FIVE possible sites for a permanent memorial to Nelson Mandela in the Capital have been unveiled.
Festival Square is in the running, as are major new public spaces at the Haymarket, New Waverley, St James and Fountainbridge developments.
The tribute will celebrate the city’s links with the former South African leader and anti-apartheid revolutionary, who died in December last year.
Mr Mandela received the Freedom of Edinburgh in 1997 after visiting for the Commonwealth heads of government meeting.
And the South African flag was flown in July 2008 to celebrate his 90th birthday, with a special commemoration book opened for the public to sign over a four-week period.
It is not yet known whether the memorial will take the form of a monument or street re-naming, and funding details have also to be confirmed.
The development has been warmly welcomed by officials at the South African High Commission in London, who said it was a reminder of the global relevance of Mr Mandela’s life.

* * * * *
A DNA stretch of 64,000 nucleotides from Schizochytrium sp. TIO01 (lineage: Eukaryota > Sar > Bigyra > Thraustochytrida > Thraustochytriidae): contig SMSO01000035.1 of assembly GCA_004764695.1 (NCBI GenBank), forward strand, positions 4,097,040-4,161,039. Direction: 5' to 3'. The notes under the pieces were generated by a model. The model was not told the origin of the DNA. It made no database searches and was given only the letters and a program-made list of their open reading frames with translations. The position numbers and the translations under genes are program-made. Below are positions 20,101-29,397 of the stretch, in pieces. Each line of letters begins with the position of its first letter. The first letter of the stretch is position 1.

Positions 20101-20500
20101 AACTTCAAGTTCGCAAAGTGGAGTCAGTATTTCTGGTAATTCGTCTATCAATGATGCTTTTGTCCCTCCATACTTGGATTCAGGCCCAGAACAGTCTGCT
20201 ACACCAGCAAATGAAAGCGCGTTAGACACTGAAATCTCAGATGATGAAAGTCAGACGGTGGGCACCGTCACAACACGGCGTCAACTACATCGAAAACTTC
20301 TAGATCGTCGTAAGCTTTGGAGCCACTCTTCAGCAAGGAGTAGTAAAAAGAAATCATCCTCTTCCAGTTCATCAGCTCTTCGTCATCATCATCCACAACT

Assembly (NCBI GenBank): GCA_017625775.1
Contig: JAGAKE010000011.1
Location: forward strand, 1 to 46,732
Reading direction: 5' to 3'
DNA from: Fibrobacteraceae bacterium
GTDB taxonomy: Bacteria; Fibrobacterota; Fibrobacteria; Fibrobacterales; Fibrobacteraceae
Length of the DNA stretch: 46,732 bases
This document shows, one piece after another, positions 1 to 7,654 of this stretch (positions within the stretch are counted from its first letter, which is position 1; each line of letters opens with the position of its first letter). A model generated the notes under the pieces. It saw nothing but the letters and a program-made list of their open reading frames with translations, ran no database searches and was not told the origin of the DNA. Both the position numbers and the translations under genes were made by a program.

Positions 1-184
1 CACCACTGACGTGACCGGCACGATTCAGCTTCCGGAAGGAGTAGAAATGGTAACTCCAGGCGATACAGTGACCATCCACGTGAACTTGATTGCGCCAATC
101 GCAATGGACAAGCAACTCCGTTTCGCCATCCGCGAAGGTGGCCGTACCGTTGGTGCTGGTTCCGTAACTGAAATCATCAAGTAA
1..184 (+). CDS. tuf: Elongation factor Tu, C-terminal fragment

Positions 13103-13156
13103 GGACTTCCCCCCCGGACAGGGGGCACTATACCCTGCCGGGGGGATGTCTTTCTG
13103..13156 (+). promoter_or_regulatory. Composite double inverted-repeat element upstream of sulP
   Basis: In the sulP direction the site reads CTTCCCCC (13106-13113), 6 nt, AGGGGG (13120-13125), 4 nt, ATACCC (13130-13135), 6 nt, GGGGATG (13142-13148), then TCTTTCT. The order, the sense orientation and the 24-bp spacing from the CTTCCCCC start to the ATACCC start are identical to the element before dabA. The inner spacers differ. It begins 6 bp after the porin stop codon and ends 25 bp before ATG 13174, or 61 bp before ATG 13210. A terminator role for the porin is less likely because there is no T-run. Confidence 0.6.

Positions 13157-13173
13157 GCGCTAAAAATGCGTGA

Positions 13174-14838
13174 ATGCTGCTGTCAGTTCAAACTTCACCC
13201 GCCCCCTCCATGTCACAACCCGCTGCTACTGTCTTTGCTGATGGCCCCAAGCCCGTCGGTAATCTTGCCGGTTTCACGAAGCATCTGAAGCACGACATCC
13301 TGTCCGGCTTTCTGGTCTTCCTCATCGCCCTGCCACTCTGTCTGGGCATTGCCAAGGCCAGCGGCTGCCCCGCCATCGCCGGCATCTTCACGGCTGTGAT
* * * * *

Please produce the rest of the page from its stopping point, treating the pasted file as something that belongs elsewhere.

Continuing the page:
High Commissioner Obed Mlaba said: “The South African High Commission notes the news of the imminent honouring of former President Nelson Mandela by the Edinburgh City Council with the greatest of joy and humility.
“This recognition is one that continues to remind us that the story of South Africa is not only about South Africans, but the world at large.
“The understanding that all human beings are equal is one that the people of Scotland openly espoused many years ago through their support for ending apartheid when only a few countries were willing to do so.”
He added: “This lesson of equality remains a core of the South African society and a key pillar in our constitution. More importantly, equality is a value that South Africa cherishes and is proud that it can reference in the scope of its relationship with the people of Scotland.”
The list of potential sites comes after Lord Provost Donald Wilson proposed a motion in December calling for moves towards the creation of a memorial.
This was later approved on the basis that any investigation would include the possibility of renaming Festival Square.
City bosses said it was crucial to mark Mr Mandela’s links with the Capital.
Council leader Andrew Burns said: “Edinburgh has a long and close association with South Africa and its struggle for equality and, of course, with Nelson Mandela himself.
“His influence extended far beyond South Africa’s borders and his legacy and everything it represents will live on forever. It is important that Edinburgh creates a lasting tribute to Nelson Mandela in order to commemorate his contribution to creating multi-racial democracy in South Africa and his long association with the city.”